Should You Have an Office Romance? Here's What the Experts Say
A new survey says 1 in 4 Americans have had an office romance. But here's the truth about dating colleagues.
For a long time, meeting your spouse in the workplace was the norm. But as the #MeToo movement forced people to reexamine the dynamics of mixing work and romance, a new light was cast on office relationships. Due to the imbalances of power and the financial elements at play, it seemed clear that having a relationship at work was a bad idea. But even a few years after #MeToo dominated conversations, a new survey released by the Society for Human Resource Management suggests that office romances are still incredibly common.
After polling nearly 700 employed Americans, the researchers found that 27 percent of them had previously had or were in a workplace romance. And of those who did date a co-worker, 76 percent dated a peer, 27 percent dated a superior, and 21 percent dated a subordinate. Another 19 percent of those surveyed admitted to having a "work spouse," AKA a co-worker whom they were so close to that it almost felt like a marriage. And—in a statistic that will thrill no actual spouse—slightly more than half of those respondents admitted to having a crush on their work spouse.
But the question remains: Is it OK to have an office romance? And, if so, how should it be handled? We talked to HR managers, dating experts, and more to find out the answers. Here are the biggest takeaways.
Dating your boss or your direct report is a bad idea.
Carmel Jones, a sex coach who writes about relationships on the blog The Big Fling, advises against embarking on a relationship with someone who is your superior. "Not only does it put the actual work in jeopardy or lead to favoritism in the office, it also starts a relationship off in a weird way that involves a bizarre power dynamic," she says. "Healthy relationships almost always need to have an equal power dynamic, and that's close to impossible in office relationships unless the two people have comparable positions."
And Courtney Keene, director of operations at MyRoofingPal, points out that dating a subordinate "sets a terrible precedent for any company," as well. "Even if both parties handle it well, the subordinate's colleagues will understandably assume they are receiving special treatment. Suspicion of bias creates a hostile work environment," she says. "The subordinate may feel isolated from their fellow team members, and the manager may feel as if they have to be even harder on the person they're dating to disprove the rumors."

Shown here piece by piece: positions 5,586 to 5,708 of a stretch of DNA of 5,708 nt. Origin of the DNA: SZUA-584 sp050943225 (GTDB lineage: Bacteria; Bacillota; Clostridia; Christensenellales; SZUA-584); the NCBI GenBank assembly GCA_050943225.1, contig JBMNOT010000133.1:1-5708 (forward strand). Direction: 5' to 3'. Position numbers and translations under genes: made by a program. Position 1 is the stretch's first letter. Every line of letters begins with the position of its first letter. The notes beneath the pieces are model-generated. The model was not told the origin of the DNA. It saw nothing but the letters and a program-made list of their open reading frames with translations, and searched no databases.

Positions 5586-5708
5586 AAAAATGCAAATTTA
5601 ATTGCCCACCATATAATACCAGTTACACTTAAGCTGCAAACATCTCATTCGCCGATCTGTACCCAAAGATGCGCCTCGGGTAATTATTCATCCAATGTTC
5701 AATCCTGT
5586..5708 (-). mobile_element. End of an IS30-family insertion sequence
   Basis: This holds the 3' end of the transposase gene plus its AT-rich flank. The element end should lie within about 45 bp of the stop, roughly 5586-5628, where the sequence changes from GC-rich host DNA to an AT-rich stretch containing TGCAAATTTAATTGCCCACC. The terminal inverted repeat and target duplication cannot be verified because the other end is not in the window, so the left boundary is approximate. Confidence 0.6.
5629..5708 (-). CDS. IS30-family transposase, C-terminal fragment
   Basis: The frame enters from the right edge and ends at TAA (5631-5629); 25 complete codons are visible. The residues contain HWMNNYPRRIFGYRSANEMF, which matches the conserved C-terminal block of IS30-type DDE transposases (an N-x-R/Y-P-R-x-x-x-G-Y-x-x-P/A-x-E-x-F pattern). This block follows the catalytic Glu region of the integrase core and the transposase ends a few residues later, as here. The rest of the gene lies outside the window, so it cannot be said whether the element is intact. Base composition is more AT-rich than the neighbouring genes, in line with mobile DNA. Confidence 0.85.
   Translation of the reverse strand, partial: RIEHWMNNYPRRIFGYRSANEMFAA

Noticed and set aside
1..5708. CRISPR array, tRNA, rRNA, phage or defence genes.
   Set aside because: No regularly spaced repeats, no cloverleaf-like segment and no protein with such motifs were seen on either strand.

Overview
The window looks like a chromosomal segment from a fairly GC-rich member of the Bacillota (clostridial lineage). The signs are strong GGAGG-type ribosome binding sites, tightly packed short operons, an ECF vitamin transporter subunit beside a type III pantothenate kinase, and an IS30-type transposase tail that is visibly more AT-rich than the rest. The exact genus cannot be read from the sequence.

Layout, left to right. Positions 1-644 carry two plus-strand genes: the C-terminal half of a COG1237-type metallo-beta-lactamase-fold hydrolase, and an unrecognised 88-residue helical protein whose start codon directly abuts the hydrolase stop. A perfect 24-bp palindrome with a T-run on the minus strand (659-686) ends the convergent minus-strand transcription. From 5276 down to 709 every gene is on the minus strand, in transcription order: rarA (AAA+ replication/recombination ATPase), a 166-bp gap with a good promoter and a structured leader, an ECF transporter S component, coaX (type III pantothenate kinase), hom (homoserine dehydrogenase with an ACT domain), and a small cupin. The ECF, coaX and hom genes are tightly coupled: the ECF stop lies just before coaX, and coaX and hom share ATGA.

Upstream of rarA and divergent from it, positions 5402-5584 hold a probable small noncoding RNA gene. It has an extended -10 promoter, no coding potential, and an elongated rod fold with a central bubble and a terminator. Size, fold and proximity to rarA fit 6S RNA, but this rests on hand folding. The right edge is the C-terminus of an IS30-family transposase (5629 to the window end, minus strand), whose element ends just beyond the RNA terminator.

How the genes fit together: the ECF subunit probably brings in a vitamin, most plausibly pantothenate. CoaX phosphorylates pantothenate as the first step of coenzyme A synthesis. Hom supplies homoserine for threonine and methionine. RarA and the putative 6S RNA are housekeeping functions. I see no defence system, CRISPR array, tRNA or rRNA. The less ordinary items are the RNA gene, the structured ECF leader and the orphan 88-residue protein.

Check your company's handbook.
Every job is different, so check your employee handbook to get informed on your company's official policy on dating a colleague before things continue.
"Some companies prohibit dating co-workers, vendors, or suppliers, and even customers for a good reason," says Celia Schweyer, a dating expert at DatingRelationshipsAdvice.com. "If such provisions are in place, build up your case and disclose the relationship to your superiors. Starting a dialogue rather than blatantly opposing the company rules speaks volumes about your character and professionalism."
Communication is key.
It's important that both you and the person you're seeing are open and honest about where you each stand. If it doesn't seem like something serious to both of you, then it's likely not worth putting your jobs in jeopardy. "Both parties in the relationship must have a discussion about the risks and whether or not they are worth taking," Jones says. "If the connection feels purely sexual, it's not worth it."
Separate "work time" from "babe time."
If you do decide to pursue an office romance, it's important that work and play don't mix. "Keep two different personas of your partner in your head: one that you can cuddle at night, and the other one that needs to be treated as a colleague," Schweyer says.
"The office is not the place for PDA or too much touching," says Jagoda Wieczorek, the HR manager at ResumeLab. "Save that for after work and your personal time together. And if things don't work out cinematically, it's imperative that the two parties keep it cordial and objective, as tough as it may be."